We Lebanese love to think of ourselves as the center of the culinary universe. Yes, our Mediterranean diet does the body good, and foreigners go weak at the knees when they sit down to our delectable food. But who knew that some of the dishes we prize and cherish as our own can be found in other countries’ cuisines, almost identical in appearance and uncannily similar in taste, too? Did you ever think you could find a sambousik look-alike in South America, for example?

Let’s tour the world and discover where some of our Lebanese mainstays are dressed up under the disguise of a different name.

1. Me7she Malfouf = Stuffed Cabbage Rolls

(Image via Poland for All)

Stuffed cabbage rolls, or what we call me7she malfouf, are common to the ethnic cuisines of the Balkans, Central, Northern and Eastern Europe. The Poles refer to them as “little pigeons,” stuffing cooked cabbage leaves with a mixture of mince pork, beef, and rice or barley before allowing them to simmer stove-top. In Romania, they are known as sarmale and are traditionally served on Christmas and New Year’s Eve, while in Sweden, they are unfailingly accompanied by lingonberry jam. Even Egypt’s got its own version, meatless and mighty.

2. Kebbet Batata = Shepherd's Pie

(Image via Genaw)

Many hail it as kebbet batata or batata bil saniyeh, a dish layered with puréed potatoes, a meat and onion stir-fry, more purée, and bread crumbs (often crushed kaak). Shepherd’s pie, originating in the UK and Ireland, is a nearly indistinguishable meat pie with a crust of mashed potatoes on top. So named because it is made with mutton, beef is another popular option, and either meat can be supplemented with diced carrots, green peas, and onions. A warm, melted cheddar topping elevates the dish marvelously.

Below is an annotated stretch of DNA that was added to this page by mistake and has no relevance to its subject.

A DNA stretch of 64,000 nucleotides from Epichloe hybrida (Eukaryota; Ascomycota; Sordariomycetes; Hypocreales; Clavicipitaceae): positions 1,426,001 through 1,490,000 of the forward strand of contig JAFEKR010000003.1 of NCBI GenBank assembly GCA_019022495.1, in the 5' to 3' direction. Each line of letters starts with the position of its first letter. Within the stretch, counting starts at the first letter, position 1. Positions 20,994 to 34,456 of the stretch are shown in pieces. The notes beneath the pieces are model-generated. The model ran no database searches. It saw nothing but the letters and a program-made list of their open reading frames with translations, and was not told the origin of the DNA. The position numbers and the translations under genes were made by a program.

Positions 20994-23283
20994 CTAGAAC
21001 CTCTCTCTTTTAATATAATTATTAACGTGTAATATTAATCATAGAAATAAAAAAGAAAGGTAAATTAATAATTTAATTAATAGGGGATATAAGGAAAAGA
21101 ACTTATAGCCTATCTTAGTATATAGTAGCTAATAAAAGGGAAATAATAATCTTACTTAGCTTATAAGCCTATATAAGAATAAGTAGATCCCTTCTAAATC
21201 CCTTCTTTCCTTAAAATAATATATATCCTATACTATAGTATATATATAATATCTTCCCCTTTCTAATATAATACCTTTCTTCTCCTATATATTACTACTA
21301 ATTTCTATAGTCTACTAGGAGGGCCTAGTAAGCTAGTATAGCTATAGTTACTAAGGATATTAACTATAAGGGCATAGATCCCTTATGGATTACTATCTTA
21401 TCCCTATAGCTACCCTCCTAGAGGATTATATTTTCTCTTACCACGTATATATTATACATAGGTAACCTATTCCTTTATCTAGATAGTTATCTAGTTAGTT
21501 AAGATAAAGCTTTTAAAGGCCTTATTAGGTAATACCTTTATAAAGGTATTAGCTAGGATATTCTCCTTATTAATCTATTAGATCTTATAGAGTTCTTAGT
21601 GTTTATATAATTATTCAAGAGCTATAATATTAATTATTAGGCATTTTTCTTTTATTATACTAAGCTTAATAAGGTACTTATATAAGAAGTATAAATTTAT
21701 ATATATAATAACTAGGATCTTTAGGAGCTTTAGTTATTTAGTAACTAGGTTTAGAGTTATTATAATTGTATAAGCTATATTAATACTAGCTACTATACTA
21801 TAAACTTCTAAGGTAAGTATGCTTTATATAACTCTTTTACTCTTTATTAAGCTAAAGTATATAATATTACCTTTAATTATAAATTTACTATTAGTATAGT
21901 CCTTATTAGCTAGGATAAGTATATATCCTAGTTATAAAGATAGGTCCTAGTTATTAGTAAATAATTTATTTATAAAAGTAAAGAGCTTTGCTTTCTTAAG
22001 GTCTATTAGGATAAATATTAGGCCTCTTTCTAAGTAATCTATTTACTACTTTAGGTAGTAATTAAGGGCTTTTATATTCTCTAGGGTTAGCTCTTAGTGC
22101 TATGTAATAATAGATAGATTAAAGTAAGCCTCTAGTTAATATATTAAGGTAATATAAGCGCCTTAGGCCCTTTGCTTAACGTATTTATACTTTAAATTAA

3. Sambousik = Empanada

(Image via Halupi)

An empanada, best described as dough folded around a stuffing, can be found in Latin America and Southern Europe. The counterpart to the Lebanese sambousik, it typically consists of a variety of meat, cheese, vegetables or even fruits, and can be baked or fried and served as a starter. Argentina is famous for more creative ingredients, like boiled egg, olives, raisins, spinach, and, during the Lenten season, fish. In Indonesia, panada has a thick crust composed of fried bread and is filled with spicy tuna and chili peppers.

4. Ftayer bi Sele2 = Spanakopita

(Image via Nutritioulicious)

Ftayer bi sele2 are one of Lebanon’s most sought-after pasties, a triangular-shaped turnover stuffed with Swiss chard or spinach, minced onions, tomatoes, sumac, and other herbs. Our Mediterranean neighbors over in Greece craft something remarkably similar called spanakopita, a burek-style pastry stuffed with chopped spinach (or leeks, chard, and sorrel), feta, onions, egg, and seasoning. The crust is phyllo sheets lubed with butter or olive oil, and spanakopita can be fashioned in a large pan or rolled into individual triangular servings. Just as in Lebanon, this leafy green pocket doubles as a wonderful snack.

5. 3ejjeh = Omelet

(Image via Blogger)

Omelet is a universal dish comprising beaten eggs quickly cooked with butter or oil in a frying pan, at times folded around a filling such as cheese, veggies, meat, or any combination thereof. In Lebanon, 3ejjeh can be used to describe the national omelet conventionally made with either scallions and parsley or on occasion cored zucchini. In India, the omelet contains finely chopped green chili peppers and onions, green coriander, salt and cumin. In the Netherlands, a boerenomelet (or “farmer’s omelet”) blends sautéed onions, mushrooms, potatoes, bell peppers, leeks, and peas for one satisfying meal. Spain’s tortilla relies heavily on sliced potatoes and is thus heartier and thicker.

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